Interfaith pro-life service mourns 40 years of abortion
By RENEE WEBB, Globe editor
Scott Klusendorf, president of the Life Issues Institute, told the nearly 400 pro-lifers at the Feb. 10 service at Sunnbrook Community Church that there was much work to be done.
“I have news for you, Time Magazine was wrong last month when it said pro-lifers were winning. It was wrong when it said pro-choicers were losing and I don’t have to look real far to see that,” said Klusendorf, who presents talks throughout the country, teaching how to defend the pro-life perspective in the public square.
“This country has elected the most pro-abortion president in its history and didn’t do so simply because people didn’t know any better.”
He also cited the Pew Research study a few weeks ago indicated a majority of Americans under age 25 want Roe v. Wade and its provisions to remain the law of the land. Some may argue that they don’t even know what Roe v. Wade specifically says, but the speaker said what it ultimately comes down is research shows “a whole lot of people think right and wrong on abortion is a matter of personal preference.”
Klusendorf discussed society’s views on relativism and coexistence.
Bumper stickers that preach the concept “coexist,” he noted, do not base it in the context of everyone getting along in a civil sense.
“I’ve got news for you; you don’t need that kind of message here in America. You don’t get killed if you believe something different. You know where you need that kind of message? Iran,” he said. “But here in the United States, the ‘coexist’ sticker has come to mean something else.”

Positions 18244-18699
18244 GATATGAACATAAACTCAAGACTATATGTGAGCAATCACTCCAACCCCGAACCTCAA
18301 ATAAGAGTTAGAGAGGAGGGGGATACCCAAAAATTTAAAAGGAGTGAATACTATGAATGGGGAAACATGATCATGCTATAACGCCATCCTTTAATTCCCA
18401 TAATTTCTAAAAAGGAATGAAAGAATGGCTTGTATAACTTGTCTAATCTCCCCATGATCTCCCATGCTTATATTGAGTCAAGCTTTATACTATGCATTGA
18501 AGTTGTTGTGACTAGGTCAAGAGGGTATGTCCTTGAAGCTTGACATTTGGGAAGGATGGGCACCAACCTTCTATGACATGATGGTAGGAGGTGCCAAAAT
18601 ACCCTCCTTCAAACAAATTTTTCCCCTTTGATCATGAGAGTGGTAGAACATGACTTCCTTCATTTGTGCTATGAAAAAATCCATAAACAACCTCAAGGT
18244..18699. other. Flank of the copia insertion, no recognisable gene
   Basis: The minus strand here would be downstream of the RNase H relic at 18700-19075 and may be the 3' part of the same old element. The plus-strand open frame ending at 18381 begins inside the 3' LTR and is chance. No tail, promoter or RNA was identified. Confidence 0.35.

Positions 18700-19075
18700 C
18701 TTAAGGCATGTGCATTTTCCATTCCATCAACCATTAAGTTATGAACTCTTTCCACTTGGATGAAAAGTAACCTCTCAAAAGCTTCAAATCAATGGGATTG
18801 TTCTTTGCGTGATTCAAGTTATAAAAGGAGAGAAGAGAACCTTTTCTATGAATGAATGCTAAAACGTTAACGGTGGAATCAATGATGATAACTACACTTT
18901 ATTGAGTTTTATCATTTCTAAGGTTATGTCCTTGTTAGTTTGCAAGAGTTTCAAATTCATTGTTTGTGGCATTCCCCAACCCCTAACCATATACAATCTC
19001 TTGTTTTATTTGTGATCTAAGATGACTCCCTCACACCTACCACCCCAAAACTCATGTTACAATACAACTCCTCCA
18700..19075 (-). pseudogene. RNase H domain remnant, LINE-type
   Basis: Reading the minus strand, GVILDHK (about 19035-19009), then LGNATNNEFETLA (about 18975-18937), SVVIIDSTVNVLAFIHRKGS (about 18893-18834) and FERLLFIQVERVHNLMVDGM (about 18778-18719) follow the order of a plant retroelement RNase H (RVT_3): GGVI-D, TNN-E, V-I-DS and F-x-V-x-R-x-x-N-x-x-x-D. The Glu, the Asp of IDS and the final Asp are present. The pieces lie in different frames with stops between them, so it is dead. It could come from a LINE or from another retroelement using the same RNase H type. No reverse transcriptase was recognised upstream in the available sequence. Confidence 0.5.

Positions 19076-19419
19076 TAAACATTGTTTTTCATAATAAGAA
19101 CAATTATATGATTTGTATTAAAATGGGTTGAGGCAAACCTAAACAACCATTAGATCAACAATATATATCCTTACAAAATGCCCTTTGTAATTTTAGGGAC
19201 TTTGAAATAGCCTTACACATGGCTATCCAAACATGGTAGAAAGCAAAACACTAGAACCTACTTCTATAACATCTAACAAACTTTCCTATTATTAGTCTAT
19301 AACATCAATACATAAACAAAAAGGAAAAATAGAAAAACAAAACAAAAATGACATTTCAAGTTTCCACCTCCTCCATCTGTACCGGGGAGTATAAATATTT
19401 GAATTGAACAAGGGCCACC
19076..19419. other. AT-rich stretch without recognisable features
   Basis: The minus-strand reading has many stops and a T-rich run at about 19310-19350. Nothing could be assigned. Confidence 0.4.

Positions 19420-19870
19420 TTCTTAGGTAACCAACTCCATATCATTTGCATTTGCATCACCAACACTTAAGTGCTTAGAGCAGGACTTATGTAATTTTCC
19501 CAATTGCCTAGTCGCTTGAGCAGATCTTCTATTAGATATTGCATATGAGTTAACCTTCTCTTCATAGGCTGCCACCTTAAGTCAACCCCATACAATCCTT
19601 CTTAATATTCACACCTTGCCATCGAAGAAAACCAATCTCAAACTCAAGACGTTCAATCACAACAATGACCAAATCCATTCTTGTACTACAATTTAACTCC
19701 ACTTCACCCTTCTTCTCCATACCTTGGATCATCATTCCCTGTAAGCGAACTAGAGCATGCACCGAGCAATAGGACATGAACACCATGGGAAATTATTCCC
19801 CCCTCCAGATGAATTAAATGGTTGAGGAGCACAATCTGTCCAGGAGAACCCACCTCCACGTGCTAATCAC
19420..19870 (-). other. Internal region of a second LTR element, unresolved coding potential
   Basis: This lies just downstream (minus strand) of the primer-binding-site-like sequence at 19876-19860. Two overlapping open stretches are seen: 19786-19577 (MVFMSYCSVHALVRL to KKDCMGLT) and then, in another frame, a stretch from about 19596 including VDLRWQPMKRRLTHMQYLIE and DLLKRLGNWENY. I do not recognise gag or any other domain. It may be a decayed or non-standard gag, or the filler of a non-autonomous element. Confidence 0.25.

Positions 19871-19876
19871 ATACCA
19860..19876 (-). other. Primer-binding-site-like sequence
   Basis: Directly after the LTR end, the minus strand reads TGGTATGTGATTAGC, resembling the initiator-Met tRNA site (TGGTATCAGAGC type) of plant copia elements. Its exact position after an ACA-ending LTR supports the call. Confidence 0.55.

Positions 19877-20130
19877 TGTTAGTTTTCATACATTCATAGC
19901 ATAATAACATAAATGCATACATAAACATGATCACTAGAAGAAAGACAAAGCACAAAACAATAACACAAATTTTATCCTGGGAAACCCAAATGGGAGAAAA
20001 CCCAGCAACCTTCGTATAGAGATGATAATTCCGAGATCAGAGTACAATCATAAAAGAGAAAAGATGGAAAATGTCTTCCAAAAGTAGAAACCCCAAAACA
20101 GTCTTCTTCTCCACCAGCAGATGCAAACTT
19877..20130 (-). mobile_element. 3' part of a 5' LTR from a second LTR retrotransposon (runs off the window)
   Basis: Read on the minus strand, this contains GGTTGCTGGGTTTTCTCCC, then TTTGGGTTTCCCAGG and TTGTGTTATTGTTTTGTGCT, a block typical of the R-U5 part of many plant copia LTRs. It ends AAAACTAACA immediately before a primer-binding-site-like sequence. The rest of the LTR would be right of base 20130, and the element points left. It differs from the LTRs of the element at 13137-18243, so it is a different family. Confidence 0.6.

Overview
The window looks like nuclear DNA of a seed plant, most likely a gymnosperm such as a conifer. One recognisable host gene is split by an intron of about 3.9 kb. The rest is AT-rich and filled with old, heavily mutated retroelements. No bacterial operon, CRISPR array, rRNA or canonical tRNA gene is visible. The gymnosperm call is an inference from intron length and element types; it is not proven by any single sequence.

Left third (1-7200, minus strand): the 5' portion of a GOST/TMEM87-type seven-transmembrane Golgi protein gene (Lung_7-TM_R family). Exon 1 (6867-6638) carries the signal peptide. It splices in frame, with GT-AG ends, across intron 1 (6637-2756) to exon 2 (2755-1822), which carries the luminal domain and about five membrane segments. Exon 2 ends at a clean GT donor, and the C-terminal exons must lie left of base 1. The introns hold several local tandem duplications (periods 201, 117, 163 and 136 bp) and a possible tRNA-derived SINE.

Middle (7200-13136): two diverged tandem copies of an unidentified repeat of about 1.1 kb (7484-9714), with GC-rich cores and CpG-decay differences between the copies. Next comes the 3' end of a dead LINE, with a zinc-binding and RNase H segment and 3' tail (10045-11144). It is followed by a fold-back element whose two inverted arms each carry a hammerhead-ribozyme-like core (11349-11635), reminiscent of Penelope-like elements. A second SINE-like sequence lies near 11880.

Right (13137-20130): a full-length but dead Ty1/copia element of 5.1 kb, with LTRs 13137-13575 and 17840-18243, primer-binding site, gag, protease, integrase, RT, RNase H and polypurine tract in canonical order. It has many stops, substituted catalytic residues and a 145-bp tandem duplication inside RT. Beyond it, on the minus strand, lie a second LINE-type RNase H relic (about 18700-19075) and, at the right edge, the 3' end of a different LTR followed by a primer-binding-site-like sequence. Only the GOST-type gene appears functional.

What the message has come to advocate, the speaker stressed, is something along these lines: “Don’t you dare claim to be right on a religious or moral issue because your view is just one of many.”
That perspective, Klusendorf said, does not promote tolerance of people but tolerance of ideas.
“Pope Benedict XVI put it real well. He said that in the 21st Century we suffer under a dictatorship of relativism.” The speaker interpreted the pope’s comment to mean, “Our culture has become so permissive, you can marry your canary if you want to but the minute you claim your view is true, especially on theology or ethics, we are not going to tolerate you anymore. That is out of bounds.”
Klusendorf, a Presbyterian, said the idea that all religions or moral perspectives are equally valid is false.
“Right away you know the difference between those two,” he said. “You immediately grasp that those two statements are different. The ice cream one has to do with personal tastes but when I am talking about torturing toddlers for fun I am out of the realm of likes and dislikes, I am talking about what is right and wrong regardless of my personal preferences, regardless of my personal taste.”
The problem is, Klusendorf stressed, today’s culture doesn’t always know the difference between those types of claims.
“Morality is what I should or shouldn’t do in spite of my wants and desires,” he said. “Today I want to talk to you about having the courage to do the right thing when no one believes there is a right thing. How do we as pro-lifers make a case for our view in that kind of world?”
The speaker said it was essential to know how to argue well and be able to make a case for what you believe.
He stressed the need to have courage for three things.